The O3DE community welcomes contributions from all cloud providers, gaming companies, and industries to advance the project.

Supporting Foundational Thoughts

Carbonated is a mobile-first studio whose games must perform on myriad devices and tap into cloud-enabled services to drive forever games for its players.

“We chose O3DE as foundational tech because it delivers on all of our needs while being completely free and open-source,” said Travis Boatman, CEO of Carbonated.

Successful implementation of cloud-native games requires both a fundamental shift in design paradigm and the availability of enabling technologies, according to Stephanie Chen, founder and CEO of Gamepoch.

“The O3DE initiative is an important catalyst for empowering creators in the new era of cloud-native gaming,” said Chen.

The release of a fully open-source AAA-quality game engine has the potential to reshape the games industry significantly, observed Aidan Hobson-Sayers, technical director at Hadean.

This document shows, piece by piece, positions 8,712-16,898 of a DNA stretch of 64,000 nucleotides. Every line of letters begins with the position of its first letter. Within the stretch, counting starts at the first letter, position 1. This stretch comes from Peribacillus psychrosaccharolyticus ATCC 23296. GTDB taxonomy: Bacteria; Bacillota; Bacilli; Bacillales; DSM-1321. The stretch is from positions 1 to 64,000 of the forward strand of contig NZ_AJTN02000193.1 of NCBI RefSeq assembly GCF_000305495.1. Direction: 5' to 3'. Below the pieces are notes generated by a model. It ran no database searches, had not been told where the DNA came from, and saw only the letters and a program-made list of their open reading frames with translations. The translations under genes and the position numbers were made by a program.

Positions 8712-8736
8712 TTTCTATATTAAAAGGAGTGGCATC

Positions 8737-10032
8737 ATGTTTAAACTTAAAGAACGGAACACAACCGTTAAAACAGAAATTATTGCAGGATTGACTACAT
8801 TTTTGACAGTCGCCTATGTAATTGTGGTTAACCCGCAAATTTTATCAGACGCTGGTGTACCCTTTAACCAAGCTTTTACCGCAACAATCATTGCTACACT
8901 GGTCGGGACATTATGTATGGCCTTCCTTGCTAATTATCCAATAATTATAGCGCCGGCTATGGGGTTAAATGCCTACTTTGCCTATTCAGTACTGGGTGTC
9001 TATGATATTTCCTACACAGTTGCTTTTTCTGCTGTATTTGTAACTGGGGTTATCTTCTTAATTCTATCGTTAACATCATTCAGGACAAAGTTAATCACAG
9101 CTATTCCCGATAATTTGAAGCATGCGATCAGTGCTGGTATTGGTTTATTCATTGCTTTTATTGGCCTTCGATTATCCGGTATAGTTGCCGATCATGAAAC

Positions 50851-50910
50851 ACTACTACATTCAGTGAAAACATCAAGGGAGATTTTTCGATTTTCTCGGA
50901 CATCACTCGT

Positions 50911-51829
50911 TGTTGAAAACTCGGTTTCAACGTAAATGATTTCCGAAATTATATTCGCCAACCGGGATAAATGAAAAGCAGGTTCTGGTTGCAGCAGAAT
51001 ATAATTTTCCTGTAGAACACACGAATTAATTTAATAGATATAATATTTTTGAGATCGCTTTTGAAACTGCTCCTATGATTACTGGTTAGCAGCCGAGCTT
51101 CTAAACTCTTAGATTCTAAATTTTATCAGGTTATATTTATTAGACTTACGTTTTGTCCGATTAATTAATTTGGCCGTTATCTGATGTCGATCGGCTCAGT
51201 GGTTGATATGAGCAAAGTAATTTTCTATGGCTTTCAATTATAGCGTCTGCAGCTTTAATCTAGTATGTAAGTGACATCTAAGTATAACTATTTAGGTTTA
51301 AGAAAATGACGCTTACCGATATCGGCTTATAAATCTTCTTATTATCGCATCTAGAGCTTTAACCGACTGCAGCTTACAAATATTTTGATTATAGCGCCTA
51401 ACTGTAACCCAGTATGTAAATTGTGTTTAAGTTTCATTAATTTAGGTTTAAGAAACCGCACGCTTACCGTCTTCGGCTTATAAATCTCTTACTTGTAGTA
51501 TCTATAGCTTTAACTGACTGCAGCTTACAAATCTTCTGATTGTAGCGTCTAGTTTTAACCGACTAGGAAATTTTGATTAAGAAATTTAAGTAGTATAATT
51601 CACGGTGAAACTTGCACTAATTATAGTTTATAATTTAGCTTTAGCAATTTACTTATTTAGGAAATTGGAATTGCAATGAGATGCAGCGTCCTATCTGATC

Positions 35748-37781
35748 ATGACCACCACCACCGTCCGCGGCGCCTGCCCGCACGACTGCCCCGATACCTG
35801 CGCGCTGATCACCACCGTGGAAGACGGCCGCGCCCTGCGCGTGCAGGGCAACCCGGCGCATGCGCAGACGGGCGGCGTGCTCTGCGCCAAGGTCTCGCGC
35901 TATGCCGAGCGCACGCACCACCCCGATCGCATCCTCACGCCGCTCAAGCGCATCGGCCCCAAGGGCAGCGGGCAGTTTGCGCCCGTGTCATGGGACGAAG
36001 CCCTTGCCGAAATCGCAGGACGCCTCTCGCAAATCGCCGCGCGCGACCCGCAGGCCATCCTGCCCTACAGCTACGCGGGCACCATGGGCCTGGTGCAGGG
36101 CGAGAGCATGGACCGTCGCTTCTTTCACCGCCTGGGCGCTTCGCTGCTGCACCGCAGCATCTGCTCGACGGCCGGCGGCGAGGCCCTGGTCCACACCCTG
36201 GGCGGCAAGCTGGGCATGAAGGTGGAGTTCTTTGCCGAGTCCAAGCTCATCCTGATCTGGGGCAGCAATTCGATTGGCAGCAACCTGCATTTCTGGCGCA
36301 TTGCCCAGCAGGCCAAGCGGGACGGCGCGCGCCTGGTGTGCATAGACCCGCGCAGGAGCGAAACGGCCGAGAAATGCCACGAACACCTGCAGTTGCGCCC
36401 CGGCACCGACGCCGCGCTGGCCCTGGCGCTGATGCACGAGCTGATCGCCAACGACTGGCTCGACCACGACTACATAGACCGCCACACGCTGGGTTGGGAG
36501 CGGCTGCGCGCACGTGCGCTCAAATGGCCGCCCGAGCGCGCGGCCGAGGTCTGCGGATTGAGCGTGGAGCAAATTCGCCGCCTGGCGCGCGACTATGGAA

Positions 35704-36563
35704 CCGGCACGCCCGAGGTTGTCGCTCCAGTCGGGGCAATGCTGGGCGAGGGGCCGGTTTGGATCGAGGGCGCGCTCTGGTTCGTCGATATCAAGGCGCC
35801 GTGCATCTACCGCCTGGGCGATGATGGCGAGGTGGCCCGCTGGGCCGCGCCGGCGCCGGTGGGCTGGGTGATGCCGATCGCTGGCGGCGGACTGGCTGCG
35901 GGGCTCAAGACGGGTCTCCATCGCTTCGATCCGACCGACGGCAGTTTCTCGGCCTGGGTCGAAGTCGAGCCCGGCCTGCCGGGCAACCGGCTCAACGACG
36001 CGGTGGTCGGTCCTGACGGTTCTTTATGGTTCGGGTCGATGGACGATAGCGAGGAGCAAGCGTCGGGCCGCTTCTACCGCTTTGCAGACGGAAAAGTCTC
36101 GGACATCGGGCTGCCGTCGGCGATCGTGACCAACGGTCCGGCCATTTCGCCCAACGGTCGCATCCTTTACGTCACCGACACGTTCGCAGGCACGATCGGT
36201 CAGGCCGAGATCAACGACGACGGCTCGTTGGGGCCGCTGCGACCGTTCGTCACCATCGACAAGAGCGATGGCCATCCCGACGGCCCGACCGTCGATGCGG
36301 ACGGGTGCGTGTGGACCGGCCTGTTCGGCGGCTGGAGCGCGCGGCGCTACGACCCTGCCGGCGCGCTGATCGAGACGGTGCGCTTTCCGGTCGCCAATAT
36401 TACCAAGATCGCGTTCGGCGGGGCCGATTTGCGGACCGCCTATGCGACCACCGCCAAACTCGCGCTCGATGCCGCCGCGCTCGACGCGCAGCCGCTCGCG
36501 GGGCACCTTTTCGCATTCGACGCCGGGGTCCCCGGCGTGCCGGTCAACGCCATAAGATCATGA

“We are particularly excited by the modularity goals of O3DE and the potential for integration with our highly scalable distributed simulation engine in pursuit of a more open ecosystem for gaming and simulation,” Hobson-Sayers said.

Jack M. Germain

Jack M. Germain has been an ECT News Network reporter since 2003. His main areas of focus are enterprise IT, Linux and open-source technologies. He is an esteemed reviewer of Linux distros and other open-source software. In addition, Jack extensively covers business technology and privacy issues, as well as developments in e-commerce and consumer electronics. Email Jack.